HomeTechThe best Poker scenes in movies you might have forgotten

The best Poker scenes in movies you might have forgotten

Watching our favorite stars hit the highs and lows of a great poker game always gets us fired up. Here are the very best poker scenes from movies.

The best Poker scenes in movies you might have forgotten

Poker hit a heyday back in the early 2000s, and we aren’t over it yet. We love nothing more than vicariously experiencing the highs and lows of the poker table. In fact, our love of poker on our television screens is second only to our love of poker on our computer screens with Agen IDN poker

Watching our favorite stars hit the highs and lows of a great poker game always gets us fired up, and luckily there is no shortage of great films that feature our beloved card game. Here are the very best poker scenes from movies. Some of them were buried deep in the recesses of our brains!

Maverick

While the final poker scene gets the most love, it’s the first poker scene in Maverick that’s hard to beat. In Maverick, Mel Gibson takes the lead as the title character, but Jodie Foster shines as con artist Annabelle Bransford in the western comedy about a high stakes poker game. Foster is channeling her inner southern belle, even as she sits at a table full of some super rough looking players. 

The table happily accepts Gibson’s Maverick at the game when he promises to spend his time losing to the crew. While Maverick collects the players’ tells and bluffs, the players collect Maverick’s money. The fun begins when the guns get pulled.

Ocean’s Eleven

The poker scene at the beginning of Ocean’s Eleven with Brad Pitt & George Clooney is just classic Hollywood, the intro to the first installment of the franchise. It’s a friendly game between buddies before Brad Pitt, George Clooney, and the squad pulls off the full-blown heist. 

There are a lot of great quotable lines in the game; one of the fan favorites is “I’m not sure what four nines do, but the ace I think is pretty high.”

Rounders

Another movie where the opening poker scene doesn’t get the appreciation it deserves, the beginning of Rounders sets the stage for the entire film. Starring Matt Damon, Edward Norton, and John Malkovich and released in 1998, Rounders cheerfully buys into compulsive gambling. The hero gambles away his tuition money, his girlfriend, his law degree, and nearly his life, and in the end, he’s still a happy gambler.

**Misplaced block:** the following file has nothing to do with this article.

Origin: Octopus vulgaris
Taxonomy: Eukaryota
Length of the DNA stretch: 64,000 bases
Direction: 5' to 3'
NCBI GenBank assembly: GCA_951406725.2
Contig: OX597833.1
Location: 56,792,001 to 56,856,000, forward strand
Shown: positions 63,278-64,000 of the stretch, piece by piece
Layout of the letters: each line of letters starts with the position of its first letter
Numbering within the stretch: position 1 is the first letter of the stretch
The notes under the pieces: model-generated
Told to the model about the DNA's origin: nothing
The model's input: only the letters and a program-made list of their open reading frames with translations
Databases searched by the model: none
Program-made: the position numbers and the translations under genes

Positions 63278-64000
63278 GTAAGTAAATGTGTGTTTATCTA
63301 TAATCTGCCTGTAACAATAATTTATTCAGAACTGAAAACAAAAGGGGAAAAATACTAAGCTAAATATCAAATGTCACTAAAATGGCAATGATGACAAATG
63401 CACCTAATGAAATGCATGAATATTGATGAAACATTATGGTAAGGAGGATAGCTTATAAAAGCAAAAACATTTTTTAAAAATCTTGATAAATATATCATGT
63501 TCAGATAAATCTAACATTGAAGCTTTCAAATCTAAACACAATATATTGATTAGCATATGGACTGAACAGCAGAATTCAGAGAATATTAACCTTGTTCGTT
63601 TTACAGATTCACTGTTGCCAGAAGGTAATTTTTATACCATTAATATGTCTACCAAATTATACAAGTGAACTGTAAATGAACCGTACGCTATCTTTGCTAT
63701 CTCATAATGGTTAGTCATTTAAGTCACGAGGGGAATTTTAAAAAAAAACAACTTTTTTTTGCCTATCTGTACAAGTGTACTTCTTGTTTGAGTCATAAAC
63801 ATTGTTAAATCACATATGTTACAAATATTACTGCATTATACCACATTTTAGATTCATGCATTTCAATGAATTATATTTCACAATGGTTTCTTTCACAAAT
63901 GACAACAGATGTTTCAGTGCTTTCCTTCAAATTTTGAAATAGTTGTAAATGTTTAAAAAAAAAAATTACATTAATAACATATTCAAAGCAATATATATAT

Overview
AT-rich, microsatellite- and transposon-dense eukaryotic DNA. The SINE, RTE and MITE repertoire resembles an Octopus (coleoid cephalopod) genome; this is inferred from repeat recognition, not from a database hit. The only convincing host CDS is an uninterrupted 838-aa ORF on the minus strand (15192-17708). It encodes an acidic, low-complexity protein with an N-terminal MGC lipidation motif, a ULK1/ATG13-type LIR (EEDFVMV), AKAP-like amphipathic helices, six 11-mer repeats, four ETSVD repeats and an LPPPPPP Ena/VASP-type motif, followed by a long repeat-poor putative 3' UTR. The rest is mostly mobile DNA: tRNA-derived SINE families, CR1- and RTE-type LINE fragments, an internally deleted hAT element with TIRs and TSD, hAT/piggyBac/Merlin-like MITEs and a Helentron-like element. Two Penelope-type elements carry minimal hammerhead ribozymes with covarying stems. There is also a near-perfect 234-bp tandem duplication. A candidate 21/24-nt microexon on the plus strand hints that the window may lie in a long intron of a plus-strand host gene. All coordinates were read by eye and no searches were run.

Acting out of desperation to repay debts, Mike borrows $10,000 from his old professor to buy into a poker game. The subtle nuances, meticulous planning, and painstaking performances exhibited by these characters made viewers wonder what they could do with the right partner.

Tombstone

Easily one of the very best westerns of all time, and one of Val Kilmer’s most iconic roles, the gambling scene in Tombstone has Kilmer’s Doc Holiday hitting the highest levels of drunkenness. After an epic 36 straight hours of poker, he’s feeling pretty good, and still his hilariously wry self. 

In a movie full of Holiday’s hilarious one-liners, Holiday rattles off one of the very best in this scene, “Maybe poker just isn’t your game. I’ve got an idea, let’s have a spelling contest.”

Casino Royale

When you think about James Bond, what comes to mind? Well, most of us love the enigmatic Agent 007 because of his casino cool.

The second poker scene in Casino Royale sets stakes insanely high during the game of Texas Hold’em between James Bond (Daniel Craig) going against the terrifying villain Le Chiffre (Mads Mikkelsen). 

While we all know there’s never any shortage of villainous foes lurking in the background to ramp up the tension in a James Bond film, there is definitely danger lurking both in and out of the casino as millions are thrown around in this game.

Share With:

Frankie Stein is from Italy, but lives in Ingolstadt, Germany. Her hobbies are: reading about science, doing experiments, and travelling. She's been all around Europe and loves Scotland, London, and Russia. Her boyfriend is called Victor and they both love listening to The Cure, reading Byron, and gazing upon William Blake prints.

[email protected]

No Comments

Leave A Comment